One study found that describing mental problems in medicalised terms may result in harsher treatment towards an individual. Researcher Sheila Mehta has this to say about the findings: ”The biomedical narrative about an illness like schizophrenia carries with it the subtle assumption that a brain made ill through biomedical or genetic abnormalities is more thoroughly broken and permanently abnormal than one made ill though life events.”

What is striking here is not just the influence that this biomedical narrative has had on treatment, but the idea that our current paradigm of care could be contributing to poorer outcomes in mental health.

The unspoken question is complex and controversial, and answers differ markedly according to who is consulted.

What is apparent is that promotion, prevention and early intervention are essential components of quality mental health care. Last year’s budget for mental health reform included Early Psychosis Prevention Intervention Centres (EPICC), designed to identify and treat mental illness in young people. Expected to open next year, these centres are one of many promising initiatives rolled out by mental health reform.

But where is the promotion of mental health for the general population? What about preventive care for at-risk populations who do not display mental health difficulties? Mental health care is not just relevant for the 12% enabled access to mental health services in the new year. As Fels succinctly put it, “mental health is everyone’s business”.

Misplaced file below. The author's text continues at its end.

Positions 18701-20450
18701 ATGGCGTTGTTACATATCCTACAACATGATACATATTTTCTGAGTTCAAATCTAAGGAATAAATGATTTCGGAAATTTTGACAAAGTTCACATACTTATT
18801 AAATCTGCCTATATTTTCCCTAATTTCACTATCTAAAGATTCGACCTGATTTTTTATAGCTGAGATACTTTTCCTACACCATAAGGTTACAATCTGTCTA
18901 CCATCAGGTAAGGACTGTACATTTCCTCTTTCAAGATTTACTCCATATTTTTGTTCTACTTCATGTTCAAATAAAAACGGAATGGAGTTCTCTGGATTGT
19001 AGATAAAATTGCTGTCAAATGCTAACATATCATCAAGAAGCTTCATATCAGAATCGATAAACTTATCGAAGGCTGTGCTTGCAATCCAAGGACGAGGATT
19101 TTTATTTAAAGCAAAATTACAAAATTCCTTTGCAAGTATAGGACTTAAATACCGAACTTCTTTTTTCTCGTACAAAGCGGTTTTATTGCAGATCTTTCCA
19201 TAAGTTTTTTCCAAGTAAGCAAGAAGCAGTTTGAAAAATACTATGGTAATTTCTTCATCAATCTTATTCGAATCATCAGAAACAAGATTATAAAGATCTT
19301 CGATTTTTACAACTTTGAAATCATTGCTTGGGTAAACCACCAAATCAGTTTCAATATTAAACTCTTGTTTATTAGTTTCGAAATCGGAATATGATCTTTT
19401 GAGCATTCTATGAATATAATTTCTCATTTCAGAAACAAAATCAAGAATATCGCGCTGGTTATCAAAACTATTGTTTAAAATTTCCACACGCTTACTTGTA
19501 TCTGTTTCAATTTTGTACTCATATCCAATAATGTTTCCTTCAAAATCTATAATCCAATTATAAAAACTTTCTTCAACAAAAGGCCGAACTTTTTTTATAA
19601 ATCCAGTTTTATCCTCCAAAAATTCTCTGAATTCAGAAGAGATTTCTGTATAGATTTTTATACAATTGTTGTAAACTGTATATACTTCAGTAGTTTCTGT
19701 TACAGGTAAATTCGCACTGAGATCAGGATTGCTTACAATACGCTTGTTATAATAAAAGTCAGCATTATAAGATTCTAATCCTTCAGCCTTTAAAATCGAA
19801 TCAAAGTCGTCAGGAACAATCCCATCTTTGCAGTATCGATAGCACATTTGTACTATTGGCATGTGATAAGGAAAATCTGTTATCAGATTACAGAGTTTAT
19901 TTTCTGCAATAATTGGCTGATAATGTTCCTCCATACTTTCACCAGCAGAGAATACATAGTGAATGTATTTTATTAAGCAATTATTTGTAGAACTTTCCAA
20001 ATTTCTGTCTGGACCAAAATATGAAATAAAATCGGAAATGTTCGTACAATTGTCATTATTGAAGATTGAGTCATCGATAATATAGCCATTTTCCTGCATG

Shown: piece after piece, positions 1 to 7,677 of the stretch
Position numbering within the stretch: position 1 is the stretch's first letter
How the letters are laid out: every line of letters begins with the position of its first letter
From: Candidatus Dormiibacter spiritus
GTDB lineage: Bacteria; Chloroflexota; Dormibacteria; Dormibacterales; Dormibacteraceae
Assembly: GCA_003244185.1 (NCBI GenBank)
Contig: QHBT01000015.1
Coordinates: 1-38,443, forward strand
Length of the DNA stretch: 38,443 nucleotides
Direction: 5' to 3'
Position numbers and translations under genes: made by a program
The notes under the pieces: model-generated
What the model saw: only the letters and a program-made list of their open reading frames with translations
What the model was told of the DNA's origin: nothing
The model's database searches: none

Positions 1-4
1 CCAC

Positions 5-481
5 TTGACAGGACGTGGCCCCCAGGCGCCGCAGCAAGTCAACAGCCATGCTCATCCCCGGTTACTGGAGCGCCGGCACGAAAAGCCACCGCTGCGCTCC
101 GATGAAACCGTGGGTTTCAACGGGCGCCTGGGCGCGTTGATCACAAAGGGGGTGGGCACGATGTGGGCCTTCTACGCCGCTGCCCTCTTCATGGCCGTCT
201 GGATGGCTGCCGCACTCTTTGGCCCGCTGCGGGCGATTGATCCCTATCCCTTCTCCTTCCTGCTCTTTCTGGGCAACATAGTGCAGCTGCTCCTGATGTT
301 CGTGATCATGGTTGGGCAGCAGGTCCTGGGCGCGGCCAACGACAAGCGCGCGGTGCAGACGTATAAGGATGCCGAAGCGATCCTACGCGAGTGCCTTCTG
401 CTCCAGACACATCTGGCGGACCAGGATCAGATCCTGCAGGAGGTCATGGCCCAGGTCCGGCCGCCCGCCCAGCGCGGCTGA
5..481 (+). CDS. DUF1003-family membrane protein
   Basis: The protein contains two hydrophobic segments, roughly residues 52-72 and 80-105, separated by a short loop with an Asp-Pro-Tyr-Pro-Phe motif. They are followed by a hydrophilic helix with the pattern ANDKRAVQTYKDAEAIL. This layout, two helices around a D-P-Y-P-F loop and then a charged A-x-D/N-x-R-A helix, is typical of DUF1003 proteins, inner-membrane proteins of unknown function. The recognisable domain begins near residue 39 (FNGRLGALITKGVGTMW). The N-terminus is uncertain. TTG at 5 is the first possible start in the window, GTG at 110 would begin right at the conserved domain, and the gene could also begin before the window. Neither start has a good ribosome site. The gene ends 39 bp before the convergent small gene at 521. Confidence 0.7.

Treating symptoms after they appear is at best a reactionary response, at worst a Band-Aid solution creating a bottleneck that taxes an overwrought system. Where will it end?

Let’s call for a new model of care, one that encompasses society instead of segregating individuals, balances palliative treatment with that of preventive measures, and points towards a sustainable, effective model of care.

*Emily Rose has a masters in psychology and has worked as a counsellor

2
  • 1
    Shaniq'ua Shardonn'ay
    Posted Tuesday, 4 December 2012 at 4:02 pm | Permalink

    As a person with 14 years experience of mental illness - and a psychology degree I got in my 20s before the illness struck, my question is - which preventative measures are there that actually show some solid evidence that they work? And I’m asking for some studies that show causation rather than just correlation.